Apple lost a trademark dispute for MAC in Japan

One interesting trademark dispute from Japan shows us how difficult sometimes is famous trademarks to be invoked in opposition procedures.

The case concerns a trademark MACLOGIC filed by a local company in Japan for classes 9 and 42 – mainly computer software and design.

Against this mark, an opposition was filed by Apple Inc based on an earlier mark from MAC accompanied by a claim of trademark reputation. According to Apple, the mark applied for was similar to the earlier one due to the identical first part MAC, which was famous amongst Japanese consumers in relation to the company’s laptops and software. This was able to create consumer confusion in regard to the source of trade origin of the goods and services.

The Japan Patent Office, however, didn’t find both marks similar enough from a phonetic, visual, and conceptual point of view.

What’s a more, the Office considered the earlier mark reputation as established only for some consumers in the country but not for the public in general. Because of this, the opposition was dismissed.

The interesting moment in this decision was the fact that the reputation of a mark amongst the relevant consumers was not enough in order for this claim to be well established for the proceeding.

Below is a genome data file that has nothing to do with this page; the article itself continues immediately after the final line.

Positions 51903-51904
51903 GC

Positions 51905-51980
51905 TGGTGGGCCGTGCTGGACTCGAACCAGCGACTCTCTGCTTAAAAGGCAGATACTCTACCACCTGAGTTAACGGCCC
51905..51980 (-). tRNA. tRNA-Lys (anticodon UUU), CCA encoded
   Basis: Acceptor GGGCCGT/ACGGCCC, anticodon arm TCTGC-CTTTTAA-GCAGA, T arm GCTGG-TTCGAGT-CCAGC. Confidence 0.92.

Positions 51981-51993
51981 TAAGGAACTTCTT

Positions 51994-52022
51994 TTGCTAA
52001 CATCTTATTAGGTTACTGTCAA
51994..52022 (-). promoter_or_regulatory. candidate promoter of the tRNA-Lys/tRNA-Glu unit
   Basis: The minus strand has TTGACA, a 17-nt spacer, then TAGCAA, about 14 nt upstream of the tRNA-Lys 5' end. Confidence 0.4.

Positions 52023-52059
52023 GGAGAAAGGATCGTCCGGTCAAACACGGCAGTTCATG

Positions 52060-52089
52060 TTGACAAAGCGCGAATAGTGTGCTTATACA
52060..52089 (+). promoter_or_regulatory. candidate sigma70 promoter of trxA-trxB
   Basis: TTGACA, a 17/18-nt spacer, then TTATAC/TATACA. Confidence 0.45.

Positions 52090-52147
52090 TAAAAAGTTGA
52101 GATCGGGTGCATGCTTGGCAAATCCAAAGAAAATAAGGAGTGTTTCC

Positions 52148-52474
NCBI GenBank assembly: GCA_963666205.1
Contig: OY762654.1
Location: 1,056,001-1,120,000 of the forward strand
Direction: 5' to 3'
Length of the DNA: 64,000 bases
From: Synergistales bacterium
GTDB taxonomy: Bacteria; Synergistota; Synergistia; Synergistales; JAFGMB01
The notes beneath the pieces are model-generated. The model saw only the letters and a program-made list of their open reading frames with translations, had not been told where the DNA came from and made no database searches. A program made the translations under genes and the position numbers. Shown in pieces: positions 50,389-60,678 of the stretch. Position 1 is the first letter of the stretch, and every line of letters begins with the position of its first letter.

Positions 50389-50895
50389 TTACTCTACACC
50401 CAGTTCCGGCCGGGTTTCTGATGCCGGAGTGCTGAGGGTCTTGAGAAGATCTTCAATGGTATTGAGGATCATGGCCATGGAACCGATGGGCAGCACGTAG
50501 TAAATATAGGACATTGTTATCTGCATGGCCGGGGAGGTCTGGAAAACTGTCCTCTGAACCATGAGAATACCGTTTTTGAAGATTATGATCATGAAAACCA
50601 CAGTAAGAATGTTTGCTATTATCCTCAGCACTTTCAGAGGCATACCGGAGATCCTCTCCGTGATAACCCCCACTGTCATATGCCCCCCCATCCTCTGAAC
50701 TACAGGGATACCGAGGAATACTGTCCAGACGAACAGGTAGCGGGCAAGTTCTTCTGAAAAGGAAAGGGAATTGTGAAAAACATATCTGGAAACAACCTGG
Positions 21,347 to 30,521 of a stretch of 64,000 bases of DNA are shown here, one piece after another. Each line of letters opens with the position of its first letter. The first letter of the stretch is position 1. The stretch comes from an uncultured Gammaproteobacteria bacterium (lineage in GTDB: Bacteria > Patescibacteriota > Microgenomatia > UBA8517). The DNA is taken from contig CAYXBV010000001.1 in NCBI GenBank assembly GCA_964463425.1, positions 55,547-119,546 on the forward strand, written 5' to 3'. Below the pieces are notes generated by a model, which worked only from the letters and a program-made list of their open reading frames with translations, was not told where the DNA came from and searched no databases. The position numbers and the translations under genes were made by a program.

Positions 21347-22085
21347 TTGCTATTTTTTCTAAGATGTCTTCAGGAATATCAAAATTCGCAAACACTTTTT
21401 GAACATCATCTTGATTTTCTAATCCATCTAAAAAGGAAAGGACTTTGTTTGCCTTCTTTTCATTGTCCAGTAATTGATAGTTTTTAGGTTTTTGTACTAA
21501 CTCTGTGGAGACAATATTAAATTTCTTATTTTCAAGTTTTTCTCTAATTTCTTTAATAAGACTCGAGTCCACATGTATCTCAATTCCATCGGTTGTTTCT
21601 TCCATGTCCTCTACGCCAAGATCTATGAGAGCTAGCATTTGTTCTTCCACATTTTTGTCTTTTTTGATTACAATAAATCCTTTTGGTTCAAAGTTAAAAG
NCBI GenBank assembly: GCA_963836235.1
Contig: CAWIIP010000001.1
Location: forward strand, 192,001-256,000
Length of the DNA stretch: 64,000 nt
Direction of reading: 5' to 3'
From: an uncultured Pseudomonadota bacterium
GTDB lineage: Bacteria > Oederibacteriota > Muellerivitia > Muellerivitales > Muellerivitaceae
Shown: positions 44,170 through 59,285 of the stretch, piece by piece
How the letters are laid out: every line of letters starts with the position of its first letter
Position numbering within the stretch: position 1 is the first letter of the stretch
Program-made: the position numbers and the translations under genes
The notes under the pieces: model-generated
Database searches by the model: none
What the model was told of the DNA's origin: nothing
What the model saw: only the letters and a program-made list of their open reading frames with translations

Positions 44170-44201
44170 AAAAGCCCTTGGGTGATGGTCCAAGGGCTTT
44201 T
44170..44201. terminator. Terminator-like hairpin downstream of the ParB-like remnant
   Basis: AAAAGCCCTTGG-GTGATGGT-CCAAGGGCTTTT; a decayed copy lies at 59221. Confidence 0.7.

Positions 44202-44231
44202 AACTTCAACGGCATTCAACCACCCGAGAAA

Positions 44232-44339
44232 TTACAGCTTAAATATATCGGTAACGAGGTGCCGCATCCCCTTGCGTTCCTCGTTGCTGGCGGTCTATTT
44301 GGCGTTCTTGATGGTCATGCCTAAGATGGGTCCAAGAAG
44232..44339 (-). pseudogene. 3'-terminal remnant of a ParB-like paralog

Source: Masaki MIKAMI, Marks IP Law Firm.

Puma won a dispute over figurative trademarks in Japan

Masaki MIKAMI reports about a dispute over figurative trademarks in Japan. The case at hand concerns a trademark application for the following figurative mark applied for class 25:

Against this sign an opposition was filed by the German sportswear manufacturer PUMA on the ground of the following early famous sign in class 25 too:

Puma has been using this sign for most of its sports shoes since 1958. The company submitted evidence for the available reputation of its mark in Japan, amongst other annual sales of 15 billion yen and 4% market share.

The Patent Office agreed that the earlier sign has a strong reputation in the market. In the assessment of the signs, the Office concluded significant similarities to the extent that the new sign can be perceived as a reversed version of the earlier sign.

Taking into account the identity and similarity between the goods in both marks, the Office considered both marks as similar enough to create consumer confusion about the source of trade origin.

Christian Louboutin failed to register its red sole as a trademark in Japan

The popular shoe manufacturer Christian Louboutin is well-known for the attempt to register the red soles of its shoes as a trademark around the world. This creates a lot of disputes either with the local Patent Offices or with competitors.

One such attempt, this time in Japan, was decided by the Japan Patent Office and the result is not encouraging for the company.

Christian Louboutin tried to register the following figurative trademark in class 25:

The Patent Office issued a refusal based on absolute grounds – lack of distinctive character and the fact that this form has an aesthetic purpose because of which consumers are attracted to buy.